well, modern cpus have tricks that allow the cpu to do all sorts of things asynchronously, which allows certain things to take less than a clock if its simple enough for the instruction decoding to rearrange things. memory references are far from simple, so try to prevent the compiler from spilling locals to stack
cpus have limited associativity, which means that if you start reading/writing some new location, the cpu will forget somewhere else and re-accessing somewhere that was forgotten will incur a stall as it repopulates from a higher level cache. if that means that it needs to re-read from system ram, then expect a large stall. If you have two CPUs/GPUs trying to write the same memory region then you'll find that they will constantly purge the other's cache of that region (the alternative is worse...).
regarding structs/unions, I wouldn't worry about the offset. if its on the stack then esp+(offset) is identical to esp+(offset+2). globals don't need the esp part, of course. either way you no longer need a separate register to hold the pointer's value, so more registers for your actual maths.
remember that the x86 only has 8 registers (amd64 raises that to 16). and many of them are reserved for specific purposes. So if you need to hold many variables at a time, you'll end up spilling all your variables to stack, and now each reference to those variables will need load+store operations too. constants can often be embedded in the instructions themselves, which helps reduce cache misses etc.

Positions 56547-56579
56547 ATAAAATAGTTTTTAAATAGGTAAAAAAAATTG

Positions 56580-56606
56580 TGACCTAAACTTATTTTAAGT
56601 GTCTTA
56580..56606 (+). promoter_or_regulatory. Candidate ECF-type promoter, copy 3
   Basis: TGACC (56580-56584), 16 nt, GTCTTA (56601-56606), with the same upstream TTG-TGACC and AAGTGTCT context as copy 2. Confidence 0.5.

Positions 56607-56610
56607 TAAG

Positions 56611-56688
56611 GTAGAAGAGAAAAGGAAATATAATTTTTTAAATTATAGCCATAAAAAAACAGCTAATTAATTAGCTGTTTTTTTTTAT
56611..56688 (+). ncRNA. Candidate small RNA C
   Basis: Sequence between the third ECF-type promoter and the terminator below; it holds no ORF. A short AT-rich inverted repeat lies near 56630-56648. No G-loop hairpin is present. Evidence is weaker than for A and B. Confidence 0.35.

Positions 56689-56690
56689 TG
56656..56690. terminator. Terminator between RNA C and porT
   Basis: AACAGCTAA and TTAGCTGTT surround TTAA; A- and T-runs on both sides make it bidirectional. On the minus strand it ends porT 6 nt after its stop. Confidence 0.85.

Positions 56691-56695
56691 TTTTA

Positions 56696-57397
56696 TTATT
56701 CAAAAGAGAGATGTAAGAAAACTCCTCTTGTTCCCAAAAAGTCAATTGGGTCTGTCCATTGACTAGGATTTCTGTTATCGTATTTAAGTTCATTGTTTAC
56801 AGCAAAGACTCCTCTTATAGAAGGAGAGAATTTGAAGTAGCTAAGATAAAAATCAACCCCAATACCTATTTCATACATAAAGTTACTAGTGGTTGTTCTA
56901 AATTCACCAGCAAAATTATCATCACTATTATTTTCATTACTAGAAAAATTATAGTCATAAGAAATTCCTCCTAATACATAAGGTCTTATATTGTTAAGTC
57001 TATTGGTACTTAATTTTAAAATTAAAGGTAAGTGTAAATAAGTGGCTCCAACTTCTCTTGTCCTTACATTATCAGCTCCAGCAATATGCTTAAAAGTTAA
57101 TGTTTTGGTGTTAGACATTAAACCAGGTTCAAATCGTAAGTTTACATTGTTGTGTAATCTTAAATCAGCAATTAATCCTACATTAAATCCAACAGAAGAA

c99's __restrict keyword might be useful to you, as it allows greater freedom by letting the compiler know that writes will not change other memory addresses. this isn't normally an issue for locals if nothing needed an address to them, but your code decided to take an address to it, and now it might need to read the pointer and THEN dereference it as two separate operations. and only then can it read from it.
If this stuff is important to you, you should really try and figure out how to use cachegrind - http://valgrind.org/docs/manual/cg-manual.html
For raw clock costs, you should use something like gprof (which requires compiler instrumentation). Expect different results on different cpus (especially but not just with different instruction sets), or even with each run (interrupts etc will flush caches, which will affect reported costs).